Kōtaha: wāhine toa
Caroline is a Senior Investigator in the Censorship Unit at the Department of Internal Affairs and has enjoyed a varied and successful career in the private and public sectors.
Her role involves ensuring New Zealanders are kept safe from objectionable material in print, film and online. She also helps to catch the people that create, acquire, sell and distribute these materials. In September 2019, we had a kōrero with Caroline about her career path and the things that have influenced her journey.
Where did your career begin?
I wasn’t sure about university, so started as a receptionist in a small irrigation firm in Miramar in 1995. Looking to further my skills, I got a small loan from my Dad and took a personal administration course. This led to a new role as a secretary at a locksmith wholesaler until I joined the Department of Internal Affairs (DIA) in 1999 as a secretary in the Local Government Policy group.
I really wanted to be a personal assistant but the policy group at the time didn't have a position for me, so I undertook a brief stint at Radio New Zealand as the PA to the News Chief. Soon, I was back at DIA as the Executive Assistant to the General Manager Policy. While in that role I took secondment opportunities to get work experience in other areas. One secondment was as an Information Analyst in the Censorship Unit, an area of work that I developed a keen interest in and which used the skills I had gained from a previous secondment in IT.
When the permanent role was advertised, I successfully applied and was appointed as an Investigator. In 2016, I completed the exams needed to become a Senior Investigator.
What has been your career highlight so far?
In 2011 I was selected as the Australasian representative for a five-week residential course in the United States. This was truly a real privilege and highlight. The course was with the Violent Crimes Against Children International Taskforce led by the FBI, with 10 attendees from different countries. I'm currently one of four New Zealand representatives and the only woman.
How do you balance work and life?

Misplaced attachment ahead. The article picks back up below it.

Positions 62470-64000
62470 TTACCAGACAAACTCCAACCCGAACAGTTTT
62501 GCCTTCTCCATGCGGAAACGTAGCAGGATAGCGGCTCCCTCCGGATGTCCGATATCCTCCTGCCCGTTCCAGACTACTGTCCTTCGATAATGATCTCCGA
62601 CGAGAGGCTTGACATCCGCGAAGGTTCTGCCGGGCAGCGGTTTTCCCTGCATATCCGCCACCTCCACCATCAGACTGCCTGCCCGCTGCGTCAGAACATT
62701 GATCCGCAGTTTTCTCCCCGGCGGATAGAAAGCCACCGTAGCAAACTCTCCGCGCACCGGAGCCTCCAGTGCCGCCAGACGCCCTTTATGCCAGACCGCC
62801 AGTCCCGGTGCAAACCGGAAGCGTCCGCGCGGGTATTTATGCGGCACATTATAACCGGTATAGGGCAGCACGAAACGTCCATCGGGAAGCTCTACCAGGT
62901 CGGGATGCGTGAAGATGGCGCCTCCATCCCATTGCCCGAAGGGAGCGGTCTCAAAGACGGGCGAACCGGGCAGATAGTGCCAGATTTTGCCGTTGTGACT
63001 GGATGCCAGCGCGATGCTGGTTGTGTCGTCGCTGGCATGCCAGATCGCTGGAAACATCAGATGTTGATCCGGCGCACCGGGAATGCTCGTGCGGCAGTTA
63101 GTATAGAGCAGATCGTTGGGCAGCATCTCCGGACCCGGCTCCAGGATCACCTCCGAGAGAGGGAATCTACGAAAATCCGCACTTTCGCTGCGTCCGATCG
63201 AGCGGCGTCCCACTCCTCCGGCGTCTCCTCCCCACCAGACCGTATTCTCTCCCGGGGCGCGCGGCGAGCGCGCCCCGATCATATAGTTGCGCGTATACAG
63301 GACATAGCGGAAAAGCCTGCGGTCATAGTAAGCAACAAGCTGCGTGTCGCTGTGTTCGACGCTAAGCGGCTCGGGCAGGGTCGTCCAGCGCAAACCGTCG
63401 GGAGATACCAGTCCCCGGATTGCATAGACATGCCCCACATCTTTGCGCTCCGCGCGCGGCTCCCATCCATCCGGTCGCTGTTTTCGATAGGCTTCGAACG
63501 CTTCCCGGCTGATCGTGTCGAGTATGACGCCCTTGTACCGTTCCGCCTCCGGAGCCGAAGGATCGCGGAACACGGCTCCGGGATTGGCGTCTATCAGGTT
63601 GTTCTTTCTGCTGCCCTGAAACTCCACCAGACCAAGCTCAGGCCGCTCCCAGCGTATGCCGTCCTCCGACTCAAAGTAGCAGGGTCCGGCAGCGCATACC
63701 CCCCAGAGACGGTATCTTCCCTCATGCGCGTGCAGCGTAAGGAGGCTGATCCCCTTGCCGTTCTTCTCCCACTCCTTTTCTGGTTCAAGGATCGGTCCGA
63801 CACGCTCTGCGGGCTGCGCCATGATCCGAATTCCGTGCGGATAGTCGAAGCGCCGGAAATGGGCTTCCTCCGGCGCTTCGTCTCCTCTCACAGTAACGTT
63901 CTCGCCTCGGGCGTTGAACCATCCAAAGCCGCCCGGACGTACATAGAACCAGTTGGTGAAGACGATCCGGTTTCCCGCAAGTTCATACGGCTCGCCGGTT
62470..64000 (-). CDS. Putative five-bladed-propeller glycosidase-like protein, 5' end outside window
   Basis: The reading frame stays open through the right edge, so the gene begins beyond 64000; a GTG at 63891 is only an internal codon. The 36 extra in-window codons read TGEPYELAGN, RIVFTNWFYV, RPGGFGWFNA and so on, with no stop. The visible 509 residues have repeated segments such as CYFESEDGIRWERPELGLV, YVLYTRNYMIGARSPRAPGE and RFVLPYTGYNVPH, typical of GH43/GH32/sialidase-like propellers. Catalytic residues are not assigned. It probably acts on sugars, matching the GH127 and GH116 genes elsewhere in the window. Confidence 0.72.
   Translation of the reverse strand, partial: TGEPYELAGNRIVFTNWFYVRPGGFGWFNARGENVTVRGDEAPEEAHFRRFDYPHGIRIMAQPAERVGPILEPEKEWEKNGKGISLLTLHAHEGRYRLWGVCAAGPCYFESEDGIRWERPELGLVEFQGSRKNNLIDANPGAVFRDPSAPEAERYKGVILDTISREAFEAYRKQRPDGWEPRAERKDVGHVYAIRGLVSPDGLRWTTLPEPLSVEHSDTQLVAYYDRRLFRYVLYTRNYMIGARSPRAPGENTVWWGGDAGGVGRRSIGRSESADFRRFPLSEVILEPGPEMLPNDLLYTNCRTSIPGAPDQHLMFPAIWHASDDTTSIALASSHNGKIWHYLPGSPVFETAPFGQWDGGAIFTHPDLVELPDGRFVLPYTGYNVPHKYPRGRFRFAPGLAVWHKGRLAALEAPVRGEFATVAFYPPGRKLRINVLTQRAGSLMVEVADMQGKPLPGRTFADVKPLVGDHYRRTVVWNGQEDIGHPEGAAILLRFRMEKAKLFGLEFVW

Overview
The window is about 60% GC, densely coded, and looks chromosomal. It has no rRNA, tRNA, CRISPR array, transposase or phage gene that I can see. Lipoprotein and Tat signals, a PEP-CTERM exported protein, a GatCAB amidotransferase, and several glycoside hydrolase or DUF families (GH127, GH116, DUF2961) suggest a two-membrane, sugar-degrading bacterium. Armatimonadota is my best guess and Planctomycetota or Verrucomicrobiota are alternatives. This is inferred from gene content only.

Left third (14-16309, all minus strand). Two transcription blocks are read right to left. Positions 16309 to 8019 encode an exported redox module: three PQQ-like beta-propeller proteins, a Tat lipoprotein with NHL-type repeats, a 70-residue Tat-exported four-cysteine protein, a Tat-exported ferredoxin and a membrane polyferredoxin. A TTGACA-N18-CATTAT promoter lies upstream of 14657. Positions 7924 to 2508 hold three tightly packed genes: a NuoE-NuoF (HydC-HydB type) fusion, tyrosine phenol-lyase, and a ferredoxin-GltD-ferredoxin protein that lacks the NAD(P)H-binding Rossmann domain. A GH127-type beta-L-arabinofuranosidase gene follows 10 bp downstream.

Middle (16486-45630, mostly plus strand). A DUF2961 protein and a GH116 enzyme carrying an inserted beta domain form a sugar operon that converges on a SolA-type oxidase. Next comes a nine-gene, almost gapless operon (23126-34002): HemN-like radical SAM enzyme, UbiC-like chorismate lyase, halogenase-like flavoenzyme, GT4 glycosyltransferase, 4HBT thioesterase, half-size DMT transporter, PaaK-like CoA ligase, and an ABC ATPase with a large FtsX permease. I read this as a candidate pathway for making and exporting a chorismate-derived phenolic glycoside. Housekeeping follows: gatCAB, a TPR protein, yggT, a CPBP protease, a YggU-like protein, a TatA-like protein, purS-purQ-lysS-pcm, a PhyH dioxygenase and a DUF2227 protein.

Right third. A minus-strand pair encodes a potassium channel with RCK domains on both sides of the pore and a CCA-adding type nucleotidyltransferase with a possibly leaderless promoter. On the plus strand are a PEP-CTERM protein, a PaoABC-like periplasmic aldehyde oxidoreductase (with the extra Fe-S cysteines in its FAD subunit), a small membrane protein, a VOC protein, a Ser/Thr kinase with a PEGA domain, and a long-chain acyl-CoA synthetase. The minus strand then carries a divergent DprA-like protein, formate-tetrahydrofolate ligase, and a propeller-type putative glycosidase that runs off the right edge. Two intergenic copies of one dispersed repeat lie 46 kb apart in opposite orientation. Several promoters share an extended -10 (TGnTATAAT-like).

I know the importance of taking breaks and appreciate DIA’s working policies that enable me to work flexibly. I believe it’s important to take time out to look after yourself, particularly given the challenging nature of the role.
Who have been the important people on your career journey?
My Dad has been a valuable sounding board and has always supported my decisions, and an overseas-based uncle has always encouraged me to travel. My current managers and former managers have also contributed enormously by sharing their knowledge, providing peer support, and encouragement. And I've had the privilege of three very strong female bosses whose guidance has helped me along the way.
“It’s important to take time out to look after yourself, particularly given the challenging nature of the role.”
What advice can you offer to others?
I would advise people to look out for opportunities, particularly secondments. They are a fantastic way to find out more about an agency and to potentially take a stretch assignment (a specific task taken on to develop experience and/or expertise outside a person's comfort zone or regular routine).
I also think it's important never to define yourself by your job and to avoid giving in to self-limiting talk and beliefs. I think it can be valuable to try jobs in different sectors which can help to broaden skills, outlook and connections. I recommend setting goals, achieving them, and then asking yourself, what can I do next? It's essential that we keep learning.
Having said that, I know that some people may have a greater focus on home versus work, so it’s important to figure out what your personal priorities are and review these whenever circumstances change.
What’s next in your career?
I can't say I have a career ‘master plan’ – I may pursue studies in IT Security in the future. For now, though, I'll continue to work on building my reputation and credibility in this specialist area.